The Bundesarbeitsgericht (BAG), Germany’s Federal Labour Court, confirmed in a recent ruling that employers can claw back collectively agreed bonus payments from employees under certain circumstances.
It is common for employment contracts to include provisions on collectively agreed bonus payments, for instance when employers promise to pay a Christmas bonus. We at the commercial law firm GRP Rainer Rechtsanwälte note, however, that an employee’s entitlement to receive this annual bonus payment can be made conditional on the employment relationship continuing until a cutoff date outside of the reference period for payment in the following year. This position was reaffirmed by the Bundesarbeitsgericht in a ruling from 27 June 2018 (Az.: 10 AZR 290/17).
In the case in question, the employment contract stipulated that the employee was entitled to receive a collectively agreed yearly bonus payment on the 1 December. The contribution was also meant to serve as remuneration for work that had been performed. The contract further stated that the employee was to repay this bonus payment if he or she leaves the employment relationship during the period ending on 31 March of the following year through their own fault or of their own volition. In this case, the employee had terminated the employment relationship in October, in due time for this to take effect from January 2016. His employer paid out the agreed bonus to him on 1 December in the amount of one month’s wages and after the employment relationship was terminated demanded it be repaid. The employee refused to repay the bonus, arguing that the relevant tariff provision was invalid, disproportionately restricted his scope for terminating the employment relationship and breached his fundamental right to choose and pursue a professional activity.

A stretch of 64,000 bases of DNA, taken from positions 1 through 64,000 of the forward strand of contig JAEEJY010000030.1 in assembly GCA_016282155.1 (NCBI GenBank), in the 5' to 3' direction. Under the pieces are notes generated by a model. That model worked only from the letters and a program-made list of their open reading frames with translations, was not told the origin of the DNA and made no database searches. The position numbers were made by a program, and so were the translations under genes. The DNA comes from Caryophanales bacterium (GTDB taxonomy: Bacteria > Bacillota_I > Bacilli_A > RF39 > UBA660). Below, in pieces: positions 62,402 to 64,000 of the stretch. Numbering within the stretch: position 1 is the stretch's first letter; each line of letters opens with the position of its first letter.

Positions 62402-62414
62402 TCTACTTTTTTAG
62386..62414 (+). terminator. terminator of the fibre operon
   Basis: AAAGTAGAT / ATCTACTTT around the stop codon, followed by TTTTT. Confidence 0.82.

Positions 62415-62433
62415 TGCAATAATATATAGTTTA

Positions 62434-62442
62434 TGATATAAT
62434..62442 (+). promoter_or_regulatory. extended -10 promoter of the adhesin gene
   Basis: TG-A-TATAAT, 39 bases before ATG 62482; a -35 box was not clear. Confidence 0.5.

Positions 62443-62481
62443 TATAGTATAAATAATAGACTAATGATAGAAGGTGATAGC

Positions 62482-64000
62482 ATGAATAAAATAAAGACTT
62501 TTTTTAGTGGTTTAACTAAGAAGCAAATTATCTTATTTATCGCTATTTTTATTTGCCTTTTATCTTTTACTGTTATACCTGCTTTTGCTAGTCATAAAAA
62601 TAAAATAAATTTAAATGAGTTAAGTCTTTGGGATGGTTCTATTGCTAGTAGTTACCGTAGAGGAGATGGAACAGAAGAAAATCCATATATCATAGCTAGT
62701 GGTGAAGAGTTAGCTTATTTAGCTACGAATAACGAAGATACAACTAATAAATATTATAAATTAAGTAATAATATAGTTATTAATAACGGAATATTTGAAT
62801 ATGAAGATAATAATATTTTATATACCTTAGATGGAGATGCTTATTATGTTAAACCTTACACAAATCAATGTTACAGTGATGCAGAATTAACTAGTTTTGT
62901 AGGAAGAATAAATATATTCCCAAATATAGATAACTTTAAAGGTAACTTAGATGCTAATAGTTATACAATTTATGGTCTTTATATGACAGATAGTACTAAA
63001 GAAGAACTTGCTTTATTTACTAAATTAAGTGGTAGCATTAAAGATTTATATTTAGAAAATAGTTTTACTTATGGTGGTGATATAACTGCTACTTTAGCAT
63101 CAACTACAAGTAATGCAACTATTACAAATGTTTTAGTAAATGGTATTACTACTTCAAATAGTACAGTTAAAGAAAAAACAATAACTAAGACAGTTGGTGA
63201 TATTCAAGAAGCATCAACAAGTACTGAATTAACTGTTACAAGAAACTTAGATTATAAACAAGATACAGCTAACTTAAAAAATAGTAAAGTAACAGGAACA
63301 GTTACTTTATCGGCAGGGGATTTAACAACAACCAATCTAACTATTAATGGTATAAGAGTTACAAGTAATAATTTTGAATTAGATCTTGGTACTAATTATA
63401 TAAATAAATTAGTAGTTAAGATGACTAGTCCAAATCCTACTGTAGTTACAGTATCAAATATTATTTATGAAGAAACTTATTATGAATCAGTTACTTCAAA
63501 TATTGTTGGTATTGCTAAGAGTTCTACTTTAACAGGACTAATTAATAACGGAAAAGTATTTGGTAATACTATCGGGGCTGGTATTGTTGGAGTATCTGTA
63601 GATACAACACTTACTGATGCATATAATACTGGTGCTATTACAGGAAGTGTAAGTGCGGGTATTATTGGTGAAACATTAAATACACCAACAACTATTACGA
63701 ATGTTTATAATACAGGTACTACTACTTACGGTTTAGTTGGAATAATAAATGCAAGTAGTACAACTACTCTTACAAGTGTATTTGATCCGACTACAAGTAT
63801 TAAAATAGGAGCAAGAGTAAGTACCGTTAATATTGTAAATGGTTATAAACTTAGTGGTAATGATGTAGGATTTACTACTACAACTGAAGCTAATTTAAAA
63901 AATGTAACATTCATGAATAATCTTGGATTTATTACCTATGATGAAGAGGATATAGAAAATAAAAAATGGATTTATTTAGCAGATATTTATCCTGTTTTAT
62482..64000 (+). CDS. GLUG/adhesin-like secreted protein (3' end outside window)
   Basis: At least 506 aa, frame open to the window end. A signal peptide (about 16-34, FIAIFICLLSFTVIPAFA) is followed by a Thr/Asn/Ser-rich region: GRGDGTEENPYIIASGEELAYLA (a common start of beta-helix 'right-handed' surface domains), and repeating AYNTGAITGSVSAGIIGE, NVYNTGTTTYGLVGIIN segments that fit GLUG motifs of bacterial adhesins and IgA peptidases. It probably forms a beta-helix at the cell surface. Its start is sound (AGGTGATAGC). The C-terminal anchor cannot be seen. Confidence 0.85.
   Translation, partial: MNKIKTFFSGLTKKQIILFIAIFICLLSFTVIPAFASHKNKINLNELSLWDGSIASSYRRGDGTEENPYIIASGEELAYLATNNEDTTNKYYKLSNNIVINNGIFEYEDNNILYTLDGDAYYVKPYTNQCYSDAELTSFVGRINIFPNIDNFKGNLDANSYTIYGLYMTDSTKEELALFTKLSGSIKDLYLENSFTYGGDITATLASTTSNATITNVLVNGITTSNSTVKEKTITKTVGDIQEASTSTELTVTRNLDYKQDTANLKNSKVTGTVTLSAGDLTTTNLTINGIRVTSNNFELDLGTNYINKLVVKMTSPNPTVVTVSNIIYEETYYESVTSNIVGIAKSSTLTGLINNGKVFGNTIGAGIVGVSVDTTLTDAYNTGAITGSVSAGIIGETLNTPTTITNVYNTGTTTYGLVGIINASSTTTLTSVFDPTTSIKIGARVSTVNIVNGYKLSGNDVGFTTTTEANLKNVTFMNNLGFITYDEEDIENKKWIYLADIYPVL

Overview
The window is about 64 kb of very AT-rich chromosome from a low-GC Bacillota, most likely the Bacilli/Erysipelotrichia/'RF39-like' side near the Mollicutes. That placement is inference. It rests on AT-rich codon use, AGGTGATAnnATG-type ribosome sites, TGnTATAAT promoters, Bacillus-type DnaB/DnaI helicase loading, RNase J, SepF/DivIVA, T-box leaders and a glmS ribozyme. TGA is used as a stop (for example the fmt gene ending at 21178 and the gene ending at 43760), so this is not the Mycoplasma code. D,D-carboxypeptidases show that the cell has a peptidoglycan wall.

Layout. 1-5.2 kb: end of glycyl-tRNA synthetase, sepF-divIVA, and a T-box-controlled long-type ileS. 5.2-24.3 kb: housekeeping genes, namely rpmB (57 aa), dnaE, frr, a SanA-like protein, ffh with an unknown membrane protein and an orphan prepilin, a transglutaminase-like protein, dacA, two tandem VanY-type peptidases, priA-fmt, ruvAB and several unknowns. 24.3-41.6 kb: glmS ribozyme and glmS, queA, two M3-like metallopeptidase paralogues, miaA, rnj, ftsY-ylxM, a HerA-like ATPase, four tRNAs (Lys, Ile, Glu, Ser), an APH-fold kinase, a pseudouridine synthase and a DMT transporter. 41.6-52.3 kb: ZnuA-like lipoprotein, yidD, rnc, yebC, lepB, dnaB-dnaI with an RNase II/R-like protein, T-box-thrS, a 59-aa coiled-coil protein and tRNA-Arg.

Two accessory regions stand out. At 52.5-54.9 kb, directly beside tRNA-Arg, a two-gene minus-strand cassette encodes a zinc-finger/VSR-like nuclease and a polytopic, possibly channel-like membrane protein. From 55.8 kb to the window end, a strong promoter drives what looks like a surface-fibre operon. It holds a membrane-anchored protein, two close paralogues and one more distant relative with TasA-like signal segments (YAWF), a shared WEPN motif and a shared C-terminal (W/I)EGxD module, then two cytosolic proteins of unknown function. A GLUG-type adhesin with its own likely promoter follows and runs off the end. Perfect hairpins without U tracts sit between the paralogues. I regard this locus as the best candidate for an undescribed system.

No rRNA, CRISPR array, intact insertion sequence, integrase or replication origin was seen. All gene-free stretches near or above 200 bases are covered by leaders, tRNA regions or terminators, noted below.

The Bundesarbeitsgericht nonetheless held that the employer was entitled to repayment of the bonus, ruling that such a provision would be considered invalid if it were firmly established as a clause in the general terms and conditions of the employment contract and placed the employee at an undue disadvantage. The BAG clarified that the content of tariff wage agreements incorporated in their entirety into employment contacts, on the other hand, is not subject to this kind of review.
The Court found that the employee’s obligation to repay the amount arose from a provision in a tariff wage agreement concerning a cutoff date and did not violate any superior rule of law. The BAG noted that while the result amounted to a restriction on the employee’s freedom to choose and pursue a professional activity, this restriction was proportionate.
Lawyers who are experienced in the field of employment law can advise employers in relation to both individual and collective employment law.
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